Graduate Student, UW Botany Department
During two summers in east-central Idaho, I saw more mountains and desert lands than many Americans see in their entire lives. This region includes seven major mountain ranges and most of Idaho's top 100 summits. There are hundreds of miles of deep gorges along the Salmon River and its tributaries. To the north, one finds groves of grand fir and alpine larch, while to the south, one finds saltbush, greasewood and desert annuals more typical of the Great Basin. In many areas, local relief is nearly a vertical mile from valley bottom to ridgetop. Whenever I climbed to the top of a ridge or peak, I would look out in every direction where, as far as I could see . . . my study area. Since the project was funded by the Salmon-Challis National Forest, most collections (ca. 11,000) occur on US Forest Service lands. Where species were expected to occur exclusively on low elevation BLM lands, these areas were also surveyed.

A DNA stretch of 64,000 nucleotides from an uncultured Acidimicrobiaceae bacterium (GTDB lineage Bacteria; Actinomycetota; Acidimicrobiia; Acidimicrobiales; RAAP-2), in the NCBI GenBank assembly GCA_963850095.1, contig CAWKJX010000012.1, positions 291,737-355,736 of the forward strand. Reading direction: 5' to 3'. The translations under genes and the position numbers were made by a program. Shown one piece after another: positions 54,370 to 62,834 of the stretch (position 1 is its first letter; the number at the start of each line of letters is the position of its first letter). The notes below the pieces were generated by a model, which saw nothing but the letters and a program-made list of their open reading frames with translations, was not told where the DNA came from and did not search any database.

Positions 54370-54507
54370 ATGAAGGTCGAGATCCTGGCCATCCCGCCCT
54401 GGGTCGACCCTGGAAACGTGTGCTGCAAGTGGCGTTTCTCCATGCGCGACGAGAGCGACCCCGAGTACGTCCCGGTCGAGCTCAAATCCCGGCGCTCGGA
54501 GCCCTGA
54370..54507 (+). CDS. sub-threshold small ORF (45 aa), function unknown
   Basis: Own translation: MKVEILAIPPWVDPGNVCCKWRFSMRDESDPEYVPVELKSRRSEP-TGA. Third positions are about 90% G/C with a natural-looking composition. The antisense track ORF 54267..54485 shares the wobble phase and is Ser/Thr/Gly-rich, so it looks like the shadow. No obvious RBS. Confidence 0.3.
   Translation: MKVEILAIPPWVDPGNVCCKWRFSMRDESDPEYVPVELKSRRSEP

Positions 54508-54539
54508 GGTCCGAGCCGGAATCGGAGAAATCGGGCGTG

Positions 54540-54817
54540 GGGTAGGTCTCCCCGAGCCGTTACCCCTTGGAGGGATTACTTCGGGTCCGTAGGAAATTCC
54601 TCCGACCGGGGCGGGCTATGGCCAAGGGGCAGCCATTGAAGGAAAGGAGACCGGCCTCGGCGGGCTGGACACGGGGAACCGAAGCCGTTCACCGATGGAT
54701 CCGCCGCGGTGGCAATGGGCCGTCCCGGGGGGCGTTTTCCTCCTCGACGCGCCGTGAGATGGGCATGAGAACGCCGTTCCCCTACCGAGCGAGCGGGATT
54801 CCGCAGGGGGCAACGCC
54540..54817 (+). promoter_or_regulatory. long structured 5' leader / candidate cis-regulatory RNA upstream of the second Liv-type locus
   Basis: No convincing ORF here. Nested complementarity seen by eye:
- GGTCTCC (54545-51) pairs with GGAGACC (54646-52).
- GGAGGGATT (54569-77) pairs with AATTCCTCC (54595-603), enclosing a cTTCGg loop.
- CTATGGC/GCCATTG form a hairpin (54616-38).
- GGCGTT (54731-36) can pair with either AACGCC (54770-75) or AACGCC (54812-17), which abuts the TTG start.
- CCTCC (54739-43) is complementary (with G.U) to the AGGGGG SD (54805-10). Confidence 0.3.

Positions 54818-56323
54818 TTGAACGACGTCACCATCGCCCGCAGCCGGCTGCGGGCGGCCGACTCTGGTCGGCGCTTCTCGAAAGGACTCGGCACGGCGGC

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careful driving is necessary in a 2wd.
While many refer to a floristic inventory as descriptive science, there are many subtle questions which one could explore with additional time and motivation. For example, what biogeographic factors influence the occurrence and distribution of the flora? what are the patterns of diversity across environmental gradients? Between patches, localities and regions? In such an inventory, one practically expects to discover new populations of rare plants, but there is also the slight chance of finding an undiscovered species.